As human beings, we are created to move toward pleasure and away from pain, but this tendency - or perhaps safety mechanism often causes us to separate us from others.
But what of the child who has neither understanding nor someone to help them through the cause of pain?
Our daughter, Nicole, came into our care at 18 months of age after a horrific discovery when authorities were called to a home by concerned neighbors. At an age when she should be exploring the world with curiosity and screeches of untamed joy expressing her delight, she sat in a catatonic state, staring into the nothingness.
For months, we tried to reach into her compliant silence - the place she was living in her mind. We attended weekly counseling and read every book we could find on attachment disorder. Overwhelmed with the differing theories and recommendations, we were able to conclude only one thing.
We needed to hold space for her pain.
For children to feel secure and build trust relationships, they must have their fundamental needs met; shelter, food, a response to their crying. This is especially true in the first few years as children are not equipped to self-regulate, meaning the ability to calm or sooth themselves in times of stress (distress). At a modest 11 pounds, it was evident she had not received even the most basic of these needs, food.
I couldn't begin to know what she had experienced, how she felt, or what she believed. But I wanted to. However, even though she could talk, she did not trust her words would be heard, or worse yet, that they were safe to speak.
We needed to start from the beginning.
We needed to observe, listen, and try to earn the respect to hear her pain and her trust.
We started with stage one of development - trust vs. mistrust.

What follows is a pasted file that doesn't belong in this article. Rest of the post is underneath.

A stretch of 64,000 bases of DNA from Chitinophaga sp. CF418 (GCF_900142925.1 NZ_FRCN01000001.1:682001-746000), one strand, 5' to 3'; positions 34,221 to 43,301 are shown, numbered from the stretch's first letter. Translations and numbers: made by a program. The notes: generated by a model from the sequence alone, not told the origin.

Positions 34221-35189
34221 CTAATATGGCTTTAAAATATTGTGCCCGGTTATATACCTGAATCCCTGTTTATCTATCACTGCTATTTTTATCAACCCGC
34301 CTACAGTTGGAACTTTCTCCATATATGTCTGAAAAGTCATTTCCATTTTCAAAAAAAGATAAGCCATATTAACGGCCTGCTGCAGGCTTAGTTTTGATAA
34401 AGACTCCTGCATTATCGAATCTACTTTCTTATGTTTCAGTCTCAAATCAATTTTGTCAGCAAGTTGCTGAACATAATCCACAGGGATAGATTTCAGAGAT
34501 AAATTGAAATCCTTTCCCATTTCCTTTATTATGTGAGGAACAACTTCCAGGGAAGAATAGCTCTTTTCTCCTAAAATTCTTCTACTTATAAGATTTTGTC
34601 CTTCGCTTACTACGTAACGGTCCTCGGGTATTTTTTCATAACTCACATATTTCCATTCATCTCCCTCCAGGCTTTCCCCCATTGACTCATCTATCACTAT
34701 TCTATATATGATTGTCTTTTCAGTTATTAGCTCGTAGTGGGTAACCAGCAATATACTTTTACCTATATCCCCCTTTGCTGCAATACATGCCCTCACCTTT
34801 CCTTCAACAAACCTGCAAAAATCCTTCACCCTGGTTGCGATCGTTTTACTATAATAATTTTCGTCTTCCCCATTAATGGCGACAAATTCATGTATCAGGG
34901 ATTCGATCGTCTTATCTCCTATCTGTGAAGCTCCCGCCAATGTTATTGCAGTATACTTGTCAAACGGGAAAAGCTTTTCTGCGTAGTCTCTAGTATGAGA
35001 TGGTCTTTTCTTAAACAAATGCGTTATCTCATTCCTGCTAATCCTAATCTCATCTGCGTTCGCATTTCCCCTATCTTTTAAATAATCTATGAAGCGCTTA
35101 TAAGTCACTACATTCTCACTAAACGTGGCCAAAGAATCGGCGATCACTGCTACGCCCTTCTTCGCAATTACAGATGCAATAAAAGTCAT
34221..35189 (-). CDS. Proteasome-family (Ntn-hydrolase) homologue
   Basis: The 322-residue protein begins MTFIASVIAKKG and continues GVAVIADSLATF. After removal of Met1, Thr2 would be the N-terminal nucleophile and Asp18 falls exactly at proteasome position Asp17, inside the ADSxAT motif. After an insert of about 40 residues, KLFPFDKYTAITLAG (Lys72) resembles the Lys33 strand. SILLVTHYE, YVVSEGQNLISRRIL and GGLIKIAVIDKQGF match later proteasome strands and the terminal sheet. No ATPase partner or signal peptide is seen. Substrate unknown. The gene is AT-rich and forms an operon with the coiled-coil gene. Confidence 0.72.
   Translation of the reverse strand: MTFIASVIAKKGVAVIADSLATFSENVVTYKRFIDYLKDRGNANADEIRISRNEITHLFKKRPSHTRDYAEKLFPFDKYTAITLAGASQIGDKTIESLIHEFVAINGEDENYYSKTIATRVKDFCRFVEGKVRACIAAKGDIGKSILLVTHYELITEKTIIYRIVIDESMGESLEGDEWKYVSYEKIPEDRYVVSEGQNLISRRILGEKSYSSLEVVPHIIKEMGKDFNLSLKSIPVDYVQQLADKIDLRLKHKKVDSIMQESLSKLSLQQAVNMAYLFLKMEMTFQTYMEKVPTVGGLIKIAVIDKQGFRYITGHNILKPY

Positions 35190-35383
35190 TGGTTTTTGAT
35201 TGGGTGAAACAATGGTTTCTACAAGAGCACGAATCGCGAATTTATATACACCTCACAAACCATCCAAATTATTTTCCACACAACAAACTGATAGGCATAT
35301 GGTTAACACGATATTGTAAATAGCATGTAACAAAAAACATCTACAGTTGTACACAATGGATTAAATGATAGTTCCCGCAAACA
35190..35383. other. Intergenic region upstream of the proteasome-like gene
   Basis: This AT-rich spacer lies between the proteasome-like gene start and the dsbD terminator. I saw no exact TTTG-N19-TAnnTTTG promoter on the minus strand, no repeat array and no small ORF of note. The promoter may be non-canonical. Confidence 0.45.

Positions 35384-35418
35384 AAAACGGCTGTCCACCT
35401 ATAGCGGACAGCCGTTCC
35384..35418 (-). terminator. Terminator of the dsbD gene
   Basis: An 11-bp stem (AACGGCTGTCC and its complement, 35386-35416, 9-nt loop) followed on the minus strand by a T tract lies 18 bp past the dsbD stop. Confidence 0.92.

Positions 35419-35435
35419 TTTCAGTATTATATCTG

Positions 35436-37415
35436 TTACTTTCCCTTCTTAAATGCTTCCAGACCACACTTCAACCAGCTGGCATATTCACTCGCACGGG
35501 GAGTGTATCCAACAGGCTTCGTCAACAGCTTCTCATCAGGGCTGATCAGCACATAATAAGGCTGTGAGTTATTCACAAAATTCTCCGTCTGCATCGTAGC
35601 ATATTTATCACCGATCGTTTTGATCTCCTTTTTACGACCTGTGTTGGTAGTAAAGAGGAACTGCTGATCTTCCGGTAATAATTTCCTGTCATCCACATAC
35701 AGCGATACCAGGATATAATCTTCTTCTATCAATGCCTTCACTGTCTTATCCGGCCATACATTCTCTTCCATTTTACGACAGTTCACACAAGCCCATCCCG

I began with the simplest things like spoon feeding her (she could eat on her own) and giving her a bottle. And when I cradled her stiff rebelling body in my arms I whispered, “Mommy loves you and she wants to help the hurt go away. Please show me how.”
She bristled against every reach extended and pushed away all efforts of engagement. Why shouldn’t she, I told myself, she is fighting for her life. She is at war.
I don’t recall the day or the moment she stopped fighting my efforts; it wasn’t a defined line but more of a gentle easing into oneness. And in this oneness, while I sang a lullaby and fed her a bottle, she gazed into my eyes for the first time.
We continued the effort to bring nurturing to the hurt, to the fear, to the places we could not and may not ever understand; but she remained silent and mistrusting.
Doubt set in. Would she ever engage, did we have the knowledge and energy to make a difference, had we taken on too much? Would we be able to heal a shattered history?
There was no rational answer, but God kept the fire of hope burning within us. It would be almost a year since coming into our care that during an early morning escape to the backyard, I would push Nicole in the swing only to hear my son exclaim with great joy, “Mommy, mommy, Cole is smiling!” Our first hope-seed peaking its tender leaves out of rocky soil. As she grew, as we grew, what was once buried deep exploded to surface through anger, acting-out, self-harm, and many other ways one would expect an emotion void of understanding to surface. We continued to hold space for the pain by listening for her needs, and when the newness of trust overwhelmed her, we gave her the words to name the emotions.
It would be a lifelong endeavor for her to respond not from a learned stance, but an innate knowing. From trust.
Holding space for someone in pain is to treat them with all the presence, love, and understanding you would want for yourself in your darkest hour.
Holding pain for someone when you cannot begin to know what they have experienced is to acknowledge you cannot move the rock, but you can crawl under it with them, and try to lift it off together.
Love is the medicine that heals the separation between us and them.